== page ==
Around 1920, the city decided to rebuild the Parthenon and it embarked on a decades-long reconstruction project. The effort was thwarted when a tornado ripped off the new roof and additionally, it was also hindered by cash flow problems over the years. The Parthenon itself was reopened in 1931, but it took a long time to accrue enough money to recreate and install Athena, the forty two foot statue that is the Parthenon’s pièce de résistance. She was actually completed in 1990, but she was completely white. It took nineteen guilders and painters three months to get Athena painted and gilded, but she was finally unveiled in 2022 in all her gilded glory. She is covered in eight pounds of super thin sheets of gold. We watched these sheets being made long ago in Italy or Thailand and, believe me, if you have ever seen these tiny sheets of gold, this number of eight pounds surely knocks your socks off.
To this day, the Parthenon in Nashville is the only exact replica of Greece’s Parthenon in the world. It is Nashville’s cultural “ground zero” and the park is the city’s meeting place. That is where Nashville residents go to unwind and hang out. I had a conversation with a nice young doorman who told me that he and his buddies go there every Monday evening to play extreme frisbee. Centennial Park and the Parthenon are where Nashville residents flock to attend concerts, take an art class and see traveling art exhibits, and check out all sorts of festivals and programs. It is home to excellent art gallery, thanks to the generous donation of a small but mighty collection of fabulous American impressionist art from James Cowan. Mr. Cowan was a Chicago resident who was born in Tennessee. He passed away in 1930, leaving his truly lovely art collection to the city of Nashville to be displayed in the Parthenon. I will show you a few pieces from his collection.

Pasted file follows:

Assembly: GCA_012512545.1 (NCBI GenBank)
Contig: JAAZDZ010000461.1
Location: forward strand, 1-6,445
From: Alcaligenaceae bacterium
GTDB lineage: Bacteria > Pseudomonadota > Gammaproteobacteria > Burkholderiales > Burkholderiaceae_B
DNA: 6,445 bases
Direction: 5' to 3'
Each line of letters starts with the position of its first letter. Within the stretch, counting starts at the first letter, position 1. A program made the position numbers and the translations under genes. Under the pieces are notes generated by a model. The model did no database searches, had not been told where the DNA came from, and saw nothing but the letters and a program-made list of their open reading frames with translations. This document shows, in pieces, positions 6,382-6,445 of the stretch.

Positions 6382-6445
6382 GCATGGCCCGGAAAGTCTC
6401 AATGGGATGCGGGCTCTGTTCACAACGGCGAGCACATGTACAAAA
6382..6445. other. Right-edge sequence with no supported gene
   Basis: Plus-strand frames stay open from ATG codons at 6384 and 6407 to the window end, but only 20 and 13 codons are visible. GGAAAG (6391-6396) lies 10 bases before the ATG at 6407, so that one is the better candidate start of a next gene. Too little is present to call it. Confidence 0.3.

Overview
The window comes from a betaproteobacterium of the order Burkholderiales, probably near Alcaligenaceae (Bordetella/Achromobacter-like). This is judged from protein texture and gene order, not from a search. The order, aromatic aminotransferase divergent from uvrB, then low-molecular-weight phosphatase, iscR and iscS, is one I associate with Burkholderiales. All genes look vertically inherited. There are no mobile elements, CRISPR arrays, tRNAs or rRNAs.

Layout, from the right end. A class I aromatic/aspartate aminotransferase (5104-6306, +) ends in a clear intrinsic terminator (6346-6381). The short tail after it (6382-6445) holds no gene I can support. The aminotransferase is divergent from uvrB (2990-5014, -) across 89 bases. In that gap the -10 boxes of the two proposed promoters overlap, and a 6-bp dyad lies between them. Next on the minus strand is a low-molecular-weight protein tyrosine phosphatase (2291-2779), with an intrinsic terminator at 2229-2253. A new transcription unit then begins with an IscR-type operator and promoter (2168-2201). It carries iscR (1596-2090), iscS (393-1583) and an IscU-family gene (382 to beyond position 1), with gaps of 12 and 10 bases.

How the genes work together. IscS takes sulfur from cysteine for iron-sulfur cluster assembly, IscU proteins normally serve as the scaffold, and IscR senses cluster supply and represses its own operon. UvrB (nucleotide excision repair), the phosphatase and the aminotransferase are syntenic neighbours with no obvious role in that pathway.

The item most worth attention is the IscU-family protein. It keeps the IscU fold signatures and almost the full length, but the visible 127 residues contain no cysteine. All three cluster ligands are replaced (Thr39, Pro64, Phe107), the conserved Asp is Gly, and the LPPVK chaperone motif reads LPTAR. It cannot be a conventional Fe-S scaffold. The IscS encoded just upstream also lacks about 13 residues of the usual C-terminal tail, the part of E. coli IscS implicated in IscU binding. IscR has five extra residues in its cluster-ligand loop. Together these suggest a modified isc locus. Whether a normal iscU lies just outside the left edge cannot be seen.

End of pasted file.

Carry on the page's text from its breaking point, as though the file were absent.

Last night at dinner, we were reminiscing about some of our favorite adventures and, as usual, our driving trips around this country always take center stage. I could go on for hours, but we loved our drive through the Deep South, our upstate New York trip, and our Midwest drive, just to name a few. There is nothing like gassing up the car, loading it with snacks and stuff, putting an audio book on the iPad, and hitting the road. And, for crying out loud, get the heck off the interstates. What’s the rush already?
Nashville’s Parthenon isn’t sitting atop anything like the Acropolis, but it is still an amazing thing to visit and well worth spending a few hours to see. I know I repeat myself, but there are so many really interesting people to meet (like Uber drivers) and incredible things not to be missed right here in the good old USA and you kid yourself if you think you have to fly across “the pond” to have phenomenal experiences.
If you are still in Nashville, look up my nephew Herb Williams. Artist. Manages art gallery downtown. He does sculptures with crayola crayons. He has benefactors through out the country—think that means he makes a nice living.
We has to leave not long after I read your comment. But I went to his website and WOW he can do making things with crayons! Definitely must look him up next trip!
Looks like I’ll be adding to my shoe collection! We’re planning a trip to Nashville soon so thank you for sharing all you wonderful memories. We also look forward to dropping in on Herb Williams!
I think Athena wears a few sizes bigger sandal, but aren’t they cool??